The case launched by two men who were, according to them, forced by the Kenyan police force to undergo gay anal tests to ascertain if they had had sex was dismissed by a Kenyan High Court yesterday.
The decision means that gay tests or gay anal tests are still very much legal in the country.
The two men had been challenging the constitutionality of the gay tests on the basis that, as their lawyer argued; gay anal tests infringed on the citizens right to privacy.
The Kenyan High Court dismissed the legality challenge with the Mombasa judge, Matthew Emukule ruling that; “There was no other way evidence could have been obtained”.
Judge Matthew Emukule dismissed the claims brought by the two men that the gay tests were practically equal to torture, stating;
“I find no violation of human dignity, right to privacy and right to freedom of the petitioners,”
Homosexual acts are illegal in Kenya and carry a prison sentence of up to 14 years if convicted of the act. The trial against the two men with the charge of having gay sex is still ongoing. Their lawyer confirmed that they would be appealing the High Court’s decision.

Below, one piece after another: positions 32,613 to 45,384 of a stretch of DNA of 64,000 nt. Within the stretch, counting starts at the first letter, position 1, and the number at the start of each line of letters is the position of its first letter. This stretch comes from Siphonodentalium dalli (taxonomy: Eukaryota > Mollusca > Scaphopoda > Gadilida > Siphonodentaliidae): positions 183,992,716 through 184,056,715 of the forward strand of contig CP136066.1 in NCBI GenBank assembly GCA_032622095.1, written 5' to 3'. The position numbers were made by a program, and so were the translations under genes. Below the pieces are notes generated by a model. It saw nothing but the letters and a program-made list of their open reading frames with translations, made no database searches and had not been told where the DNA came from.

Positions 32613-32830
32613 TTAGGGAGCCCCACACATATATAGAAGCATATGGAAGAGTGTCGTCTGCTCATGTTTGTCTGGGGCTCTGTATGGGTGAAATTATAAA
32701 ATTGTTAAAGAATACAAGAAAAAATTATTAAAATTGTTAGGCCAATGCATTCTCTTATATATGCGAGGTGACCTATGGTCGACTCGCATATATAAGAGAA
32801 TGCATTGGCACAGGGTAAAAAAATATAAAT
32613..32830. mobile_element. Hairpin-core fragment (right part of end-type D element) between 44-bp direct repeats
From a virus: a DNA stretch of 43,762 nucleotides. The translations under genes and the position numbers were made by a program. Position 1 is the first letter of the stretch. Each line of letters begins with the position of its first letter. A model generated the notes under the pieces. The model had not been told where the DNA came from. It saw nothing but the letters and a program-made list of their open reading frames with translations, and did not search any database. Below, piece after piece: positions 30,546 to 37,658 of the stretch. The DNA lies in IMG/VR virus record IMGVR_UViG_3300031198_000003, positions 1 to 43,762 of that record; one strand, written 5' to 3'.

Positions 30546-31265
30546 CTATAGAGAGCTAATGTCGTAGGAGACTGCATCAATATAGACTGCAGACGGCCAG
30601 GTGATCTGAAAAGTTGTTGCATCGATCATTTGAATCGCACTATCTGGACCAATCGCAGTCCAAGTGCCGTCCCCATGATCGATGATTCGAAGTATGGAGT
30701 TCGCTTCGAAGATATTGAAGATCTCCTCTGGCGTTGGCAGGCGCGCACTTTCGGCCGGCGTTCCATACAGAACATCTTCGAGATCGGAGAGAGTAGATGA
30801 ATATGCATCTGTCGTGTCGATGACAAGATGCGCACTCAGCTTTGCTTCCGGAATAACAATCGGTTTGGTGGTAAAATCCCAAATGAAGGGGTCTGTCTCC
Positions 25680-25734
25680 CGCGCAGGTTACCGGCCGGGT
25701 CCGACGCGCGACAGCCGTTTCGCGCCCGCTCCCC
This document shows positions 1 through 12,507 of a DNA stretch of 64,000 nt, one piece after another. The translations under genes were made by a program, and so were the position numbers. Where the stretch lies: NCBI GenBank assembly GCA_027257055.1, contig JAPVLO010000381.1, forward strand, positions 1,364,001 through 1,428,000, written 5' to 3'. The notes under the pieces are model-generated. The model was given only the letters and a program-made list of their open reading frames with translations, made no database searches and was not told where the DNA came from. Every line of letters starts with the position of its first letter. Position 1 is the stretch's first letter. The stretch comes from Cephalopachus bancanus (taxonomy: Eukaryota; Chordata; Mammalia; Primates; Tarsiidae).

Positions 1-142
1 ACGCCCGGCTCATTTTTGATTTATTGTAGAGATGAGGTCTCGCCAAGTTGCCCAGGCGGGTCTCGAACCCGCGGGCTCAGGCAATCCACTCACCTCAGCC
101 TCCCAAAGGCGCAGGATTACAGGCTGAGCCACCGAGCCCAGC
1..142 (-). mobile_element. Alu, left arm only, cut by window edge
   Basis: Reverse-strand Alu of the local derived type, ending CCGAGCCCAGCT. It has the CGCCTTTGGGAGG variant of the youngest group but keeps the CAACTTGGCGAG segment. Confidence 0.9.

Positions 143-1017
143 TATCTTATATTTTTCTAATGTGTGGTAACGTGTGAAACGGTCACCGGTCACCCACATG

Meanwhile, Eric Gitari, executive director of the Kenyan National Gay and Lesbian Human Rights Commission, which supported the petition, voiced his disbelief at the ruling; “I sat in court holding my chin in disbelief”.
Investigations and a subsequent report by the rights group Human Rights Watch (HRW) found that many lesbian, gay, bisexual and transgender (LGBT) people in Kenya have “daily safety concerns”. They also stand against the subjection of gay men to these gay tests, going so far as to describe them as torture;
“Under international law, forced anal examinations are a form of cruel, inhuman, and degrading treatment that may amount to torture.”
Whatever the case may be, as it stands currently, homosexual acts in Kenya are still illegal and gay anal tests are still legal.